Partners Healthcare and Machine Learning: Building Efficiencies in Diagnostics and Data Interpretation

How can hospitals better utilize patient data by applying machine learning technologies to augment diagnosis and clinical decision making? Partners Healthcare has launched the Clinical Center for Data Science to lead the charge.

Imagine storing your personal savings under your bed. Most people with access to capital would prefer to earn interest in a bank account or invest their wealth to generate returns.

For years, the American healthcare system has kept medical data stashed under the bed. Rather than growing the value of medical data, most of its potential remains untapped. Because patient data is difficult to access, poorly organized, and timely to mine, the ability to generate insights from it has been relatively limited.

Machine learning offers hope for better utilization of data and images stored by provider networks to improve the accuracy and efficiency of medical decision making. Medical decision making often requires analysis of many data points—including symptoms, comorbidities, risk factors, imaging, blood tests, and biopsied tissue—by several specialists. Yet, data interpretation may be limited by the expertise and experience of providers, as well as the time required for analysis and care coordination.

In 2016, Partners Healthcare established the Clinical Center for Data Science (CCDS) to develop machine learning technologies to improve diagnosis and data interpretation in healthcare. As the largest hospital system in New England, Partners stores an enormous amount of patient data in its electronic health records system. [1] As of 2017, Partners had access to two billion medical images (ie. radiograph, CT, MRI, PET, etc.) that the CCDS could use to build and validate algorithms. [2]

By April 2017, the CCDS had initiated over 20 machine learning projects. [3] In May 2017, the CCDS initiated a ten-year partnership with General Electric (GE) Healthcare to accelerate the development of machine learning applications for patient care, recognizing the need for multidisciplinary collaboration among physicians, researchers, data scientists, and developers. The shared vision is for Partners, GE Healthcare, and third parties to develop algorithms on an open platform and disseminate advances to other hospitals using the GE Health Cloud. [4,5] Additional collaborators include Nvidia, whose supercomputer and graphics processing units (GPUs) offer the CCDS significant computing power, and Nuance, who developed the first open platform for artificial intelligence innovations in medical imaging. [6,7]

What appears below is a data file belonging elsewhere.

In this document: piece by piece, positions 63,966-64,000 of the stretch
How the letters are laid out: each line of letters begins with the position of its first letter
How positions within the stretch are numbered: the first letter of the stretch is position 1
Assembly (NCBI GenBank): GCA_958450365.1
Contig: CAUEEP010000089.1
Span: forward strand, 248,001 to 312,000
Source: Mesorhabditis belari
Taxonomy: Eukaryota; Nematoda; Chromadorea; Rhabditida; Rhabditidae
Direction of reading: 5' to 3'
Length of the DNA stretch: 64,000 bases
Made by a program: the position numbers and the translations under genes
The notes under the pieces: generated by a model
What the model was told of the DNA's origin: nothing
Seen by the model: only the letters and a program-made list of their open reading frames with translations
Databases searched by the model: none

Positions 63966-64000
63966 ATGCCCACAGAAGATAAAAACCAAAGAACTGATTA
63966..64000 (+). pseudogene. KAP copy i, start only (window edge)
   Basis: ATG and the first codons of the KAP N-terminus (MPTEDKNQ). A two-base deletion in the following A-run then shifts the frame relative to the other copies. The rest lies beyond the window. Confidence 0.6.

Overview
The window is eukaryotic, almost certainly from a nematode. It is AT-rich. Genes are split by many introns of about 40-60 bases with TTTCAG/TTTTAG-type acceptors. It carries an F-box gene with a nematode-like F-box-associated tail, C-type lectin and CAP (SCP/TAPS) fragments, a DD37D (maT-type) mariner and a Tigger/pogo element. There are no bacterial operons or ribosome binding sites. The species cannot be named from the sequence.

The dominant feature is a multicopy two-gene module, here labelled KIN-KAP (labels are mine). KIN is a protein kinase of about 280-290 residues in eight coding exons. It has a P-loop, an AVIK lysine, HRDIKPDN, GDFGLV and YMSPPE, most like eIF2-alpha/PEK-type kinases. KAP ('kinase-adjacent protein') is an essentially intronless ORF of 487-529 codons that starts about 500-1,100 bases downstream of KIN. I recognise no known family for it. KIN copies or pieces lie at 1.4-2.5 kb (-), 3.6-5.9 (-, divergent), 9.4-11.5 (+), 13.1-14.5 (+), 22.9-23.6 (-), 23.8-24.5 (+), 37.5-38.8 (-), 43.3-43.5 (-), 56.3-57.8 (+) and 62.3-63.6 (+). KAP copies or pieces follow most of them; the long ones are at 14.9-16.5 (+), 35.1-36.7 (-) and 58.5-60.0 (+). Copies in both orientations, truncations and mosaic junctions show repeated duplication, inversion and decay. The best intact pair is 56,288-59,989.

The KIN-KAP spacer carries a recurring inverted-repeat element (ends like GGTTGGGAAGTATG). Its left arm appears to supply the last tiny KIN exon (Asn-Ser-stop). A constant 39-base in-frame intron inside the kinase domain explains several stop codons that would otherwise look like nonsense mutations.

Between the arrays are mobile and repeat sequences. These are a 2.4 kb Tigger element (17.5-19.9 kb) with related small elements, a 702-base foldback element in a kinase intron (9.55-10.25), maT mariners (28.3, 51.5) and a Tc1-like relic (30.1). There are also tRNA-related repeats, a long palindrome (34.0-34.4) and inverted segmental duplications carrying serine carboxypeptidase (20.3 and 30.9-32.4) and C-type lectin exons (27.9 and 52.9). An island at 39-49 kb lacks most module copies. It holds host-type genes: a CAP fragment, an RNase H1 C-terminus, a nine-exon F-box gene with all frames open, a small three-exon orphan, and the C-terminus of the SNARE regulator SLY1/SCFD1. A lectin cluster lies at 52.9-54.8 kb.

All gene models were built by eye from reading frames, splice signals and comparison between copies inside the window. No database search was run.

The initial focus for CCDS has been improving accuracy and increasing efficiency of diagnosis using medical images. For example, by pointing a physician’s attention towards particular components of a patient’s image or providing a rating based on the likelihood that an image contains an anomaly, machine learning could allow for quicker decision making in emergent scenarios where diagnosis is the bottleneck before sending a patient to the operating room. [5] Other applications in radiology include early detection of strokes, injuries, and cancer, allowing for more judicious use of physicians’ time and diagnostic interventions such as biopsies.